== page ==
Community development 101 comes to Bartram Village

Vanessa Harris has lived at Bartram Village for 4 years. (Kimberly Paynter/WHYY)

Vanessa Harris has lived at Bartram Village for 4 years. (Kimberly Paynter/WHYY)

This article originally appeared on PlanPhilly.

How do neighbors start organizing for changes in their community?

For Sheila Anthony, president of Bartram Village Resident Council, the answer boils down to one simple word: education.

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“Because what you don’t know can hurt you,” Anthony said.

That idea is the motivation behind a new Philadelphia Housing Authority initiative, the Neighborhood Leadership Series. A series of six two-hour seminars offering Bartram residents a crash course in city planning and community development, the program is designed to prepare residents to participate in the creation of a federally mandated and funded community-driven redevelopment plan for the Southwest Philly public housing development and the surrounding Kingsessing neighborhood.

“Public meetings are important,” said Kyle Flood, senior advisor to PHA president and CEO Kelvin Jeremiah. “But in some cases it’s important to really drill down on specific topics and really go into some level of detail so folks have some understanding of a given topic, whether that be affordable housing, or how planning and zoning work.”

The 22-acre, low-rise development of 41 brick buildings resembles an old army barracks. The rundown complex draws complaints of aging infrastructure, insufficient lighting, and general safety concerns due to crime.

“The buildings need to be done over altogether,” said Vanessa Harris, who has lived there for four years. “Everything in it is old. The buildings are dilapidated. They’re dirty, filthy inside, and it’s horrible to have to live that way.”

Flood said the complex, built during World War II to house workers building weapons and warships, “was never intended to be a permanent residential community.”

Earlier this year, PHA won a $1.3 million U.S. Department of Housing and Urban Development planning grant to kickstart the redevelopment of the outdated complex. The feds require the agency to come up with the community-driven plan by early 2020. If the plan meets the necessary requirements, the housing authority will be eligible for an implementation grant to start construction.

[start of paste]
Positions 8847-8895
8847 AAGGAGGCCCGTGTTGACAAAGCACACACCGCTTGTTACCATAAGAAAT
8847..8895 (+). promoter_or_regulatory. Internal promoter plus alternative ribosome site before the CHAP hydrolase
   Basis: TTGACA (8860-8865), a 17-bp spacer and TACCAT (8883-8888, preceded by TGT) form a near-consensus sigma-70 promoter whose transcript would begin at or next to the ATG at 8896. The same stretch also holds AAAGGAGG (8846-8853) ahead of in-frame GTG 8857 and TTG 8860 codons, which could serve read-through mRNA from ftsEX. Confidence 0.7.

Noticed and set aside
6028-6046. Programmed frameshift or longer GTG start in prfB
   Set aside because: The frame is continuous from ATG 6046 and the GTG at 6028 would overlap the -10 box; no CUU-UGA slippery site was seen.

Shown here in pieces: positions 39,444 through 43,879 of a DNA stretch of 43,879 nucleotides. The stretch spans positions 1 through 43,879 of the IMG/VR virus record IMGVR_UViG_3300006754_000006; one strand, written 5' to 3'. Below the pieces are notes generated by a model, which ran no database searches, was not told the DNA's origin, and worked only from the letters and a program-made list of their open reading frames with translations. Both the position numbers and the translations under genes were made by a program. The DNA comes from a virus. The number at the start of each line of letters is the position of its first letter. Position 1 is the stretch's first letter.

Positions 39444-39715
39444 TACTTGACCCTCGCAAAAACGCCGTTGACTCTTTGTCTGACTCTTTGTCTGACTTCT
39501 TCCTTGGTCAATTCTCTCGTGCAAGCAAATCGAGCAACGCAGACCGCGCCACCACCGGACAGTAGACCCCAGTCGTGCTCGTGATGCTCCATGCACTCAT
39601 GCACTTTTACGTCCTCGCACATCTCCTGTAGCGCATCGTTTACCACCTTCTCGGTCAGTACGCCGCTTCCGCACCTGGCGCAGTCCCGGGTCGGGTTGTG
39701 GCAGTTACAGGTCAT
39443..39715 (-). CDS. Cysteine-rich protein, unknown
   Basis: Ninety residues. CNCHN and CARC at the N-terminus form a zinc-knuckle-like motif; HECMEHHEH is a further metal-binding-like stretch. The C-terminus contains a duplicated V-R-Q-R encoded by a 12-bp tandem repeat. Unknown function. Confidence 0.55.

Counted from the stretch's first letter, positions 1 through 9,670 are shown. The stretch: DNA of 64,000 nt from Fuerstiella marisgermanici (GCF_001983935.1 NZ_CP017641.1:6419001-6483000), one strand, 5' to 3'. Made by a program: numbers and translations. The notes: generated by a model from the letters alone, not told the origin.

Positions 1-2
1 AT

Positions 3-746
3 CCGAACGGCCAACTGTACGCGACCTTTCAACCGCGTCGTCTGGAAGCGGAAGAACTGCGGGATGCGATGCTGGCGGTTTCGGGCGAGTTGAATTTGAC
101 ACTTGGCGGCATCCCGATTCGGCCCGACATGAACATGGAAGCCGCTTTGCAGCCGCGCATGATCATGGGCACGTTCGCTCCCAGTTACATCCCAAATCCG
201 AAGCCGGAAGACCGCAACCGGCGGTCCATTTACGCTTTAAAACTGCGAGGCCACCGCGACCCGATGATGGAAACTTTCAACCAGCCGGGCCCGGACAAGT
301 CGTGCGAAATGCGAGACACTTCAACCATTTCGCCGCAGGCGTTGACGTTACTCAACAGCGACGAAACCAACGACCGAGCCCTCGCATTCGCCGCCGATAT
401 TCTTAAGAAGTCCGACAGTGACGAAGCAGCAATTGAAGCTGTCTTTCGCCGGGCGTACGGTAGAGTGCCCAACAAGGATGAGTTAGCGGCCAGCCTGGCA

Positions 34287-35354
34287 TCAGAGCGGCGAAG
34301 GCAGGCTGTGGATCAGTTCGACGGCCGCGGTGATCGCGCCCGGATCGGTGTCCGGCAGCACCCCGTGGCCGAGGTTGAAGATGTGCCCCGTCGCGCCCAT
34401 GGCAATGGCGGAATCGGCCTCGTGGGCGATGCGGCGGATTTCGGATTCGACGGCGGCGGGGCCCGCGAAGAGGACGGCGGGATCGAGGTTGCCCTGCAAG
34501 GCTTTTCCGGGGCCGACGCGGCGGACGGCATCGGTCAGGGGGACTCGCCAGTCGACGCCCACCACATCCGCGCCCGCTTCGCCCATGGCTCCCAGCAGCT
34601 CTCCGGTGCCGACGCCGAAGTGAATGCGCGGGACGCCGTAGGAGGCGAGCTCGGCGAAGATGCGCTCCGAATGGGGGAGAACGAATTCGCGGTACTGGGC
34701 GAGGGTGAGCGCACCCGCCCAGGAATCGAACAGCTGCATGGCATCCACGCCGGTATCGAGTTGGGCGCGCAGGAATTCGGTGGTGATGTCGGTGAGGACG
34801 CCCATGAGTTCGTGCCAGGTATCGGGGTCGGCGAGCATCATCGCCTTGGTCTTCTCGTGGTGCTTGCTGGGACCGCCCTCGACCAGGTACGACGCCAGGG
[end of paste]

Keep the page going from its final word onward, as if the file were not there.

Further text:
Since receiving the grant, the agency has hosted public meetings and issued surveys to gather resident feedback concerning the future of the struggling neighborhood. Flood and others hope the new leadership course will encourage residents to play a larger role in moving the redevelopment forward in a way that meets their needs.

“That’s really how we came to the decision to apply for this type of grant for Bartram Village,” said Flood. “If we’re looking to invest in excess of $100 million, maybe it’s worth taking a step back and really taking a look at the larger context.”

The first class was held on Nov. 15 and the course will run through Feb. 7, 2019, with a break between Dec. 13 and Jan. 17.

The series will culminate with a graduation ceremony.

“I think [the course] is a very good incentive for us to come and learn different things,” said Anthony.

The topics that will be covered include neighborhood planning, collaborating as a community, city planning, affordable housing, community mental health and healing, and organizing.

Another subject sure to surface is the broken trust between residents and the housing authority.

“A lot of people are hopeless to a lot of things they’re telling us,” said Harris. “Because they haven’t kept their word in the past.”

The course is a step towards repairing that relationship. PHA officials acknowledge that the agency fell short of meeting residents’ needs in past redevelopment efforts. Under the Hope VI Program, the HUD public housing improvement program that preceded Choice Neighborhoods, public housing units were demolished and replaced with an insufficient amount of new units, displacing residents.

PHA lost nearly 7,000 affordable units.

Under current Choice Neighborhood regulations, local housing agencies must replace demolished units one-for-one and offer residents in good standing a right to return.

“PHA and other public agencies in the past promised certain things and not always delivered,” said Flood. “And I think that’s a barrier that we need to overcome.”

Anthony said that while the ongoing conversations between residents and housing officials are positive, the real test will be when “the trucks” come.

“They’ve been hearing for years that they were going to do something with Bartram and it never came to pass,” said Anthony. “But now it’s actually in the process. And once we start making designs and things like that, it’s really going to change a lot of people’s minds.”

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